Article

Race, ethnicity, and the efficacy of rosuvastatin in primary prevention: The Justification for the Use of Statins in Prevention: An Intervention Trial Evaluating Rosuvastatin (JUPITER) trial

Division of Cardiovascular Diseases, Center for Cardiovascular Disease Prevention, Brigham and Women's Hospital, Harvard Medical School, Boston, MA, USA.
American heart journal (Impact Factor: 4.56). 07/2011; 162(1):106-14.e2. DOI: 10.1016/j.ahj.2011.03.032
Source: PubMed

ABSTRACT The aim of this study was to evaluate the effect of statin treatment in primary prevention of cardiovascular events in different race/ethnic groups.
Clinical trial evidence about the efficacy of statins in the primary prevention of cardiovascular events among nonwhites is uncertain.
JUPITER trial, a randomized, double-blind, placebo-controlled evaluation of rosuvastatin 20 mg in the primary prevention of myocardial infarction (MI), stroke, arterial revascularization, hospitalization for unstable angina, and cardiovascular death included 12,683 whites and 5,117 nonwhites with low-density lipoprotein levels <130 mg/dL and high-sensitivity C-reactive protein levels ≥2.0 mg/L.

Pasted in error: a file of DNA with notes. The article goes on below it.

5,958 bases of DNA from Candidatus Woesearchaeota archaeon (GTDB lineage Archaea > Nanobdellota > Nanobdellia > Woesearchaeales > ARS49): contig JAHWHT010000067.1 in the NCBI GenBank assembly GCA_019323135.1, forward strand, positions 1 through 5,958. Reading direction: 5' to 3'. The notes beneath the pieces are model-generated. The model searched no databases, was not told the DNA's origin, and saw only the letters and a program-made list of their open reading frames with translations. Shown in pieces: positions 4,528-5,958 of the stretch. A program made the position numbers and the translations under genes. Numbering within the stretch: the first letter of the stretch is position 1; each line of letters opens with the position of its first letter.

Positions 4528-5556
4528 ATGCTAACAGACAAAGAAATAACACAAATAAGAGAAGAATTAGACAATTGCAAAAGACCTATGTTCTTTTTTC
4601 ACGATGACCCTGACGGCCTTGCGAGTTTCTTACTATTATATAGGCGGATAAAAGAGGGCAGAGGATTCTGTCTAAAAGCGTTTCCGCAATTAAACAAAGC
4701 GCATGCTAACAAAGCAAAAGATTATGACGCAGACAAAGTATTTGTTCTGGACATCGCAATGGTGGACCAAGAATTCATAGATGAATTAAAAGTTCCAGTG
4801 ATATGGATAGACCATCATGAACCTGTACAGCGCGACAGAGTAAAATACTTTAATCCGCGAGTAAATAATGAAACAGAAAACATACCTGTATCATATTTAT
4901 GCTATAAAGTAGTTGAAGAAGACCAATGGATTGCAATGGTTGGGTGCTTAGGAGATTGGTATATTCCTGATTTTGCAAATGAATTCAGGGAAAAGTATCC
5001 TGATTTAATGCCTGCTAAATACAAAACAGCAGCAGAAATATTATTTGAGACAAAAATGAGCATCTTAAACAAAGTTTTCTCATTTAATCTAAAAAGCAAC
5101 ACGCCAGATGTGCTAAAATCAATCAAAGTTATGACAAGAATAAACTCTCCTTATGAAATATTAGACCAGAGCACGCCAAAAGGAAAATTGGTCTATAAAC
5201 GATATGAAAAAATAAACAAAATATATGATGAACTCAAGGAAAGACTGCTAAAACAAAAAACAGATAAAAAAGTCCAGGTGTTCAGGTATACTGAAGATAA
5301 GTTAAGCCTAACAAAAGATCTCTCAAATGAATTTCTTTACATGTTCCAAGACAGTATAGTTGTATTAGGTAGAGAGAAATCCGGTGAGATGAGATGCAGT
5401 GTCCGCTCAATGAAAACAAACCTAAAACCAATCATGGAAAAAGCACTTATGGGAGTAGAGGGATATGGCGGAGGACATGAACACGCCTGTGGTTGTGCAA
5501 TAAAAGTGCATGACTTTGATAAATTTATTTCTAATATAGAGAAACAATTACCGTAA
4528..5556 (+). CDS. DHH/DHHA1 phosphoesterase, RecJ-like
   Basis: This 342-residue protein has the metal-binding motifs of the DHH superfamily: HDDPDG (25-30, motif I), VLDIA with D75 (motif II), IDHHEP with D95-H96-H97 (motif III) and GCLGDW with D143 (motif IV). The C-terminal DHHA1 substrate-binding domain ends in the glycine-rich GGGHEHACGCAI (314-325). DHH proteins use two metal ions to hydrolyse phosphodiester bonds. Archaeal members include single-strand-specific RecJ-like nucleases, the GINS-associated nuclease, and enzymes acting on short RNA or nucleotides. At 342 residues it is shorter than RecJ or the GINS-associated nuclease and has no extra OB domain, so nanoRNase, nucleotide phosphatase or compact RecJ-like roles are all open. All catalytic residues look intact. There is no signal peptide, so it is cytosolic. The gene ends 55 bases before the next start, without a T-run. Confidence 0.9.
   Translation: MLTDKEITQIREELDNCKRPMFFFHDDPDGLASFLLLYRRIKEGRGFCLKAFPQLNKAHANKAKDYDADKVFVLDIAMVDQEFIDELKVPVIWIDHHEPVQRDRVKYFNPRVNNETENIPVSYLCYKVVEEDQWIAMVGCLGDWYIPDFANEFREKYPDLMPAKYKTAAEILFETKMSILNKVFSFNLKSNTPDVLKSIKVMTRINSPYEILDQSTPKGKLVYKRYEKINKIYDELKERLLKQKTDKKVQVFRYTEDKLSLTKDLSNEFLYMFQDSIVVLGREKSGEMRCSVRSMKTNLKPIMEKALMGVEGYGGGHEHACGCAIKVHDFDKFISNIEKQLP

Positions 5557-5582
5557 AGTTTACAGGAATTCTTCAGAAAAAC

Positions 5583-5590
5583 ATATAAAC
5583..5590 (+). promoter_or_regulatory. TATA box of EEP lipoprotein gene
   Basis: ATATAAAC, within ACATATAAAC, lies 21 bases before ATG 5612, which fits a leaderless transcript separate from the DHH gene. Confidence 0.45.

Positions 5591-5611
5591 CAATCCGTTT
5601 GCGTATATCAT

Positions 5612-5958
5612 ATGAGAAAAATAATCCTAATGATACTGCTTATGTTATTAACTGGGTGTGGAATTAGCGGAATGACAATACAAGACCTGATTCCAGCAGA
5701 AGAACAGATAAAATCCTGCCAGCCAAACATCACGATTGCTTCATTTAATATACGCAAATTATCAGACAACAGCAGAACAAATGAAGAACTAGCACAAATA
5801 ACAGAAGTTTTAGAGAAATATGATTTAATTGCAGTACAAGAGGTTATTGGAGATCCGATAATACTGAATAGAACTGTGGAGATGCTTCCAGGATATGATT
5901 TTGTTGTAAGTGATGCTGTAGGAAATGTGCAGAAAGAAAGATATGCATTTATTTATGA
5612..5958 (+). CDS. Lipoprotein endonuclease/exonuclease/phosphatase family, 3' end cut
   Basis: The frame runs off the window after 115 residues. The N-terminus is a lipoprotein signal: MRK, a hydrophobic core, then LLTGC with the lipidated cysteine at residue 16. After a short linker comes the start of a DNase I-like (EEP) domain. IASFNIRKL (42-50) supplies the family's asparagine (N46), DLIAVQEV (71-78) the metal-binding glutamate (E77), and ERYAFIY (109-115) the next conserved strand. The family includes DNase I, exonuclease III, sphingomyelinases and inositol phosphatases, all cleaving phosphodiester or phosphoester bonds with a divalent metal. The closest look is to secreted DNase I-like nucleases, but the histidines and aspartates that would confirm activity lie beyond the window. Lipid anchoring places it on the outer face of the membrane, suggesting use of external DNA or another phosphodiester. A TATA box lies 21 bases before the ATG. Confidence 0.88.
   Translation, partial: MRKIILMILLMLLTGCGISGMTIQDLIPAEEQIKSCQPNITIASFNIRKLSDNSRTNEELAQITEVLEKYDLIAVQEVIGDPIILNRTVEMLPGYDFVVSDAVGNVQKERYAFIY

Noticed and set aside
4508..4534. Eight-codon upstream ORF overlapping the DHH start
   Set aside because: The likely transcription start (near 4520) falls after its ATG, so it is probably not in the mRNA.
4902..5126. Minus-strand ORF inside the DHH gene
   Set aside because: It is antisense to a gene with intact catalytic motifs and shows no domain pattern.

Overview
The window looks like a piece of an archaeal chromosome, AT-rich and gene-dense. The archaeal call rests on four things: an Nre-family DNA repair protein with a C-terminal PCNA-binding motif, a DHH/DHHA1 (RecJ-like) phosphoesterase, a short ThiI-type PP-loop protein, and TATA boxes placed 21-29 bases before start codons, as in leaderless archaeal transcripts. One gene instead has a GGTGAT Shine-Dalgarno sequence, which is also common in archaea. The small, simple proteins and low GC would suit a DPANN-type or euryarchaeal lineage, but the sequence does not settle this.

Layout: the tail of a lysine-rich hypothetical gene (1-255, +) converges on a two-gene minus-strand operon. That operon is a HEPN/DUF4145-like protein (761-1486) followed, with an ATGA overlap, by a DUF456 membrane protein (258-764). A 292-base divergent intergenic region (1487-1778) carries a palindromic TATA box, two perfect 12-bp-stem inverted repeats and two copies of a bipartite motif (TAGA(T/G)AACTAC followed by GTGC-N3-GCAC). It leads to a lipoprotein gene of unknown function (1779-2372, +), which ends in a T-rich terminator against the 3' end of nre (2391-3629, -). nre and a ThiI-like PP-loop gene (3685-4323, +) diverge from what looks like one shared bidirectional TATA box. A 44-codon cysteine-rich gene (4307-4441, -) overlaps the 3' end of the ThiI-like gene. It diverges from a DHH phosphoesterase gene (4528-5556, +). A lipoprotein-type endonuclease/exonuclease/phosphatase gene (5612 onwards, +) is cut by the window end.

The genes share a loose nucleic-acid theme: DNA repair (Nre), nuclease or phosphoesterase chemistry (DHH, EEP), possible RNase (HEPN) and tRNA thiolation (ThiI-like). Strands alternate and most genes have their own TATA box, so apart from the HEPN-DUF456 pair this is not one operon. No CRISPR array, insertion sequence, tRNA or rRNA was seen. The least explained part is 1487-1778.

Random allocation to rosuvastatin resulted in a 45% reduction in the primary end point among whites (hazard ratio [HR] 0.55, 95% CI 0.43-0.69) and a 37% reduction among nonwhites (HR 0.63, 95% CI 0.41-0.99). Blacks (HR 0.65, 95% CI 0.35-1.22) and Hispanics (HR 0.58, 95% CI 0.25-1.39) had similar risk reductions. Among nonwhites in the placebo group, the stroke rate exceeded the MI rate (0.44 vs 0.20 per 100 person-years); an opposite pattern was observed among whites (0.31 vs 0.42 per 100 person-years). Nonwhites had higher death rates than whites (2.25 vs 0.93 per 100 person-years); however, all-cause mortality was similar at 20% with rosuvastatin treatment in both participant groups.
When used in primary prevention among individuals with low-density lipoprotein <130 mg/dL and high-sensitivity C-reactive protein ≥2 mg/L, rosuvastatin significantly reduced first MI, stroke, arterial revascularization, hospitalization for unstable angina, and cardiovascular death among whites and nonwhites.

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